Meeting place: Mod weird south gate
The adorable boys are from England, China, Australia, and Mexico. Some don’t like the feeling of g-force, some aren’t tall enough for the big rides. We tried to compromise to do most rides together.
…like a smaller roller coaster…
Everyone likes bumper cars…
Rides are embossed prominently, “Made in China.”
The Classic Flying Swing
Bless Andy’s mom Sai for coming, she made runs for bottled water, we went through more than 30; herded them from behind, and got group discounts by bargaining in Chinese at the ticket booths. They’re adorable and Ethan’s going to miss them. Stay in touch, please, Rowan, Riley, Max, and Andy, wherever in the world your families go!
This post is completely emotional and off-the-cuff. I just can’t hold it back. This place is just so damn beautiful. I realize there are downtrodden sections and tons and tons I missed but I couldn’t help but be blown away by the natural beauty of this setting… …like San Francisco, like Istanbul, where water meets mountains — in this case of bright, jungle green — and the press is FREE and the food is CLEAN and many of the people aren’t traumatized by recent history and the subway isn’t so crazy big the same station’s four entrances could be a mile apart. Sorry!!
We rode a double-decker tram with Jake — thanks, Jake!!!
There’s a reason U.S. officials in China get combat pay. China is hard. Hong Kong’s Cantonese culture is part of NY and feels a lot like home. Same with the smell of the sea. It feels so good to see a headline about the dissident Cheng Guangchen splashed boldly across the South China Morning Post, the main paper’s, front page. It’s so good that food isn’t being sold in the gutter beside a dog pooping and peeing. I saw that the day before we left Beijing, in my neighborhood:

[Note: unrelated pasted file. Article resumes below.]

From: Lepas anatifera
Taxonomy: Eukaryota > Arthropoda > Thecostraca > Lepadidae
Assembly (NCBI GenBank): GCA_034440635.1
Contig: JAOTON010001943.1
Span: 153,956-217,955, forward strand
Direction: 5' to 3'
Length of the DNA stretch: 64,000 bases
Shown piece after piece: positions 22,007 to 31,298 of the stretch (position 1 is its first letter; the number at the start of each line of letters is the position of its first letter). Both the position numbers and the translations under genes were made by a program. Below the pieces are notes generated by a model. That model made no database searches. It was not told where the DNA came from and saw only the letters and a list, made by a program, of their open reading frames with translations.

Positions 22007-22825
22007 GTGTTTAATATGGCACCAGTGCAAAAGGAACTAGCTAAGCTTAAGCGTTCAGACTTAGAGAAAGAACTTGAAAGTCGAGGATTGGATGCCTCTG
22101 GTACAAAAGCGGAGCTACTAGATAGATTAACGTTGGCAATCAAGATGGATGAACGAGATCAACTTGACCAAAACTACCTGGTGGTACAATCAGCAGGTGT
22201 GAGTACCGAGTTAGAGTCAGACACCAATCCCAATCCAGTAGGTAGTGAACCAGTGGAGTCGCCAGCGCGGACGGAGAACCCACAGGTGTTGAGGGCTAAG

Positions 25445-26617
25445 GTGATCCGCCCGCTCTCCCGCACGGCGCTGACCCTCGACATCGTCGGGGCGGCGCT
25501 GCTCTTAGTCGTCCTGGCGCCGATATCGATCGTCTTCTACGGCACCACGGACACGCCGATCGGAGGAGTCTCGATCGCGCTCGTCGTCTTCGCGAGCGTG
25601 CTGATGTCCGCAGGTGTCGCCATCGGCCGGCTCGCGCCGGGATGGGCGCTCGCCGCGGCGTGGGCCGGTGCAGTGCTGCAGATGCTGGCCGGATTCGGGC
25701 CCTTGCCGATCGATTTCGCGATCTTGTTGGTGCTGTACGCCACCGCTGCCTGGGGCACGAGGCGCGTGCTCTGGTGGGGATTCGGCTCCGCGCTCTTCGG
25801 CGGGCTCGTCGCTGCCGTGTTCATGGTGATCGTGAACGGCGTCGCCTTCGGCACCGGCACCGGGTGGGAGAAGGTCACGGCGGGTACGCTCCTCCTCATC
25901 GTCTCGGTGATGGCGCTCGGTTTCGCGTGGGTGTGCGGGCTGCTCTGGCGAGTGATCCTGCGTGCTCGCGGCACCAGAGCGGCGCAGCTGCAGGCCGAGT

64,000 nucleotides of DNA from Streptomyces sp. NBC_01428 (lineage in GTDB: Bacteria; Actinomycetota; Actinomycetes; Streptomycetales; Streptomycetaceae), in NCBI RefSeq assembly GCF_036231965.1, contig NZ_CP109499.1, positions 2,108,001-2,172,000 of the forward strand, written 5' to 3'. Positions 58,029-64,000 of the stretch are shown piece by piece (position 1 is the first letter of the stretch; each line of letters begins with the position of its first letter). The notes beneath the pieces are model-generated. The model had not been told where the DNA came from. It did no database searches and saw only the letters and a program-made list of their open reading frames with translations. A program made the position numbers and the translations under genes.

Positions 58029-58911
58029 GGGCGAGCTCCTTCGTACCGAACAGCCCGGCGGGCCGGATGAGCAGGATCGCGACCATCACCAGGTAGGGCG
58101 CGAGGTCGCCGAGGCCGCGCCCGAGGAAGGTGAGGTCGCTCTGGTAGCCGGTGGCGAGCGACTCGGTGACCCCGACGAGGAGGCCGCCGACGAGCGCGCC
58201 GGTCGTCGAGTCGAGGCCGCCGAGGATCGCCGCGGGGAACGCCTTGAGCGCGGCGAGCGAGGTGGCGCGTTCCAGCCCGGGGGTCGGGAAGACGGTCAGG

Went to the beach at Shek O, Stanley Market, rode the escalator to the SoHo Midlands and saw Sheung Wan and the Man Po temple, Kowloon promenade, Victoria Harbour by day and night, the Peak Tram, history museum, stayed in Central, dim sum. Lots of rain storms. Just an incredible place.
I’d love to get back here. You hear that, Hong Kong University? I’m talking to you.
We’ll talk the rest of our lives about all the reasons for the disparity, centuries of history, politics, conquest, economics, custom, population, but end of the day, this place is just spectacular and as the train pulled us back into Guangzhou, the Mainland, this afternoon, my heart sank and then sank some more.